14. [This I find quite extraordinary. A mine worker has been killed on the job. A company official comes to the worker’s house, tells the family they are dead, and offers to employ them in the same mine where their loved one has been killed. This is what has been offered to the widows of the mine workers murdered by police during the 2012 strike. The justification offered is that the family needs an income, and offering them a job is an act of kindness. What about offering decent levels of compensation so that they do not need the job?]
Housing, Job Losses and the Social Labour Plan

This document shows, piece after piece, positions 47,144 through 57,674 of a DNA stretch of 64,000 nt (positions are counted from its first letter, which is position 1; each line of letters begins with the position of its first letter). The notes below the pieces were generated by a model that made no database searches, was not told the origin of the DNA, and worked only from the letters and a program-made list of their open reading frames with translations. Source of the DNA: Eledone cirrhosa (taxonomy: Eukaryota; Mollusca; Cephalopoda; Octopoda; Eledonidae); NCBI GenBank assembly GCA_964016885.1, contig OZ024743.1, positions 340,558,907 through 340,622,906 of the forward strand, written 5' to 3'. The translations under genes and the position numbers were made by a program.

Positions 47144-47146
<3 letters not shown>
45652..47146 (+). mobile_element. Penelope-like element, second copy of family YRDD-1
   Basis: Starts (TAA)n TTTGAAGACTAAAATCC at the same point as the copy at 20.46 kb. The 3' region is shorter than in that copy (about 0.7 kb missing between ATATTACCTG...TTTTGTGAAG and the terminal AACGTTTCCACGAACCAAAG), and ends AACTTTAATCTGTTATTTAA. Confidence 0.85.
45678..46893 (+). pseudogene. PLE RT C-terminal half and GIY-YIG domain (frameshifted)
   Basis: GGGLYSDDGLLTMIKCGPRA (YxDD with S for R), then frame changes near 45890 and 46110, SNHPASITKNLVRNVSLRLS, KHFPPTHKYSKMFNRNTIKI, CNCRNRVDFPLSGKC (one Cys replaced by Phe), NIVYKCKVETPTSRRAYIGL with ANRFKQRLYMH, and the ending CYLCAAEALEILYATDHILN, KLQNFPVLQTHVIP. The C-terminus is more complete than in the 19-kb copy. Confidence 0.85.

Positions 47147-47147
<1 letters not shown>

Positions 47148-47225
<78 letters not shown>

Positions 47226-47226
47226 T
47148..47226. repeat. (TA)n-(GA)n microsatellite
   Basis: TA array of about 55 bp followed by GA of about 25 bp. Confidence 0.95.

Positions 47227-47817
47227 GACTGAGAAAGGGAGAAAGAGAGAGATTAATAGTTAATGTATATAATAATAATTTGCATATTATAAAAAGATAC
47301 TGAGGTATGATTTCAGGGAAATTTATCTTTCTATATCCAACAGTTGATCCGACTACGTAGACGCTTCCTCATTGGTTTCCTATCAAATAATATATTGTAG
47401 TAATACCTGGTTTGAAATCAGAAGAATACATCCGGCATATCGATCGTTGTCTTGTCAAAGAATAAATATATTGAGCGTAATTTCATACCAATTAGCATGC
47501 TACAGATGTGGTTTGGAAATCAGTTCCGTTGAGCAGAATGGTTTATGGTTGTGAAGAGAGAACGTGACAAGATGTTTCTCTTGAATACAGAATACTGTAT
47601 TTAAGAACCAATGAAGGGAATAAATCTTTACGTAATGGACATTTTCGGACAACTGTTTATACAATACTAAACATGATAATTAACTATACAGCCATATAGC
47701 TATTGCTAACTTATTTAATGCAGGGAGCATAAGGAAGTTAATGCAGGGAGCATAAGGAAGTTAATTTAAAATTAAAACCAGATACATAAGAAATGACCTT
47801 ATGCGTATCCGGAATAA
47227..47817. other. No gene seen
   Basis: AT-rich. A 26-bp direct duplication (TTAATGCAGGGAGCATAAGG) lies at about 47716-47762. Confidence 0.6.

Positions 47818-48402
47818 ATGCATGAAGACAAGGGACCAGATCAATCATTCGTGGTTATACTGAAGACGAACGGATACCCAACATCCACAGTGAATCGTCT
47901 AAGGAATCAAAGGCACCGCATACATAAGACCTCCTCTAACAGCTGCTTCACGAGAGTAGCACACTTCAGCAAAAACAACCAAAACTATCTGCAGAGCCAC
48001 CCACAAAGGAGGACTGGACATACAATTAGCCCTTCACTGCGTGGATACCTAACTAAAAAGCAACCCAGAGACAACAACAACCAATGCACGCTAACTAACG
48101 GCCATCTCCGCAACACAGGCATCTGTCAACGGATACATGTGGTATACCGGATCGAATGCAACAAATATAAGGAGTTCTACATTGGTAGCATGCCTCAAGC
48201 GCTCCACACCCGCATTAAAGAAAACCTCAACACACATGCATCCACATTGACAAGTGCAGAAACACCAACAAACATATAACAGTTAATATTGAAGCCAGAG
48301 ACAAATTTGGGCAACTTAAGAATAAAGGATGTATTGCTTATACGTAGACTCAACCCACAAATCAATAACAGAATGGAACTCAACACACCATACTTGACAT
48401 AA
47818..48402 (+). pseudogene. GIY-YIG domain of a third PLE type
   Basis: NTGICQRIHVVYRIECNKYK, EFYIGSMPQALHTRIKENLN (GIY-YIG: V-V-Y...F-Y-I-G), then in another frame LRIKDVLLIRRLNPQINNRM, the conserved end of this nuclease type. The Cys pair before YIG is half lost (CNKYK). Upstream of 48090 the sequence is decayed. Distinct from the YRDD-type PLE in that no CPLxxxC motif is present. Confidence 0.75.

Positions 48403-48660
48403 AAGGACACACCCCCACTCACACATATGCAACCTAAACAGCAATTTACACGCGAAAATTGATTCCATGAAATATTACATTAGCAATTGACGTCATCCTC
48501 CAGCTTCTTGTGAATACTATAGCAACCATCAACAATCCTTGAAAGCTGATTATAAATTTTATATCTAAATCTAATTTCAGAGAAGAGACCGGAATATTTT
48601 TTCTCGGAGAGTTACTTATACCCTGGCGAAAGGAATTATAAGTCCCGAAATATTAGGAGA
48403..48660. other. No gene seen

15. Andy Higginbottom, of Marikana Miners Solidarity Campaign, said: “My question concerns the need for full guarantees that the outstanding social commitments by Lonmin will be met in the likely event of the Sibanye-Stillwater takeover. In particular, the Social Labour Plan, a legal requirement under the Mineral Resources Development Act, and first committed to in 2006 to build 5,500 appropriate and affordable homes, has still not been implemented by Lonmin. Nor has the second SLP. The trade union AMCU reports that “Existing hostels need to be upgraded; newly build hostels are of substandard quality; the Nkanemg Informal Settlement need an in situ upgrade, with the assistance of both the State and Lonmin;” and that “its members want proper engagement on the Housing Project”. This disappointing picture is confirmed by women’s organization Sikhala Sonke. What guarantees will you give that the SLP will be implemented in consultation with the trade union and community? Another major concern is the threat of job cuts and redundancies to twelve thousand six hundred workers. Noting the company’s improved financial position, as reported in the Annual Report, will you now commit to lift the threat of these massive redundancies?”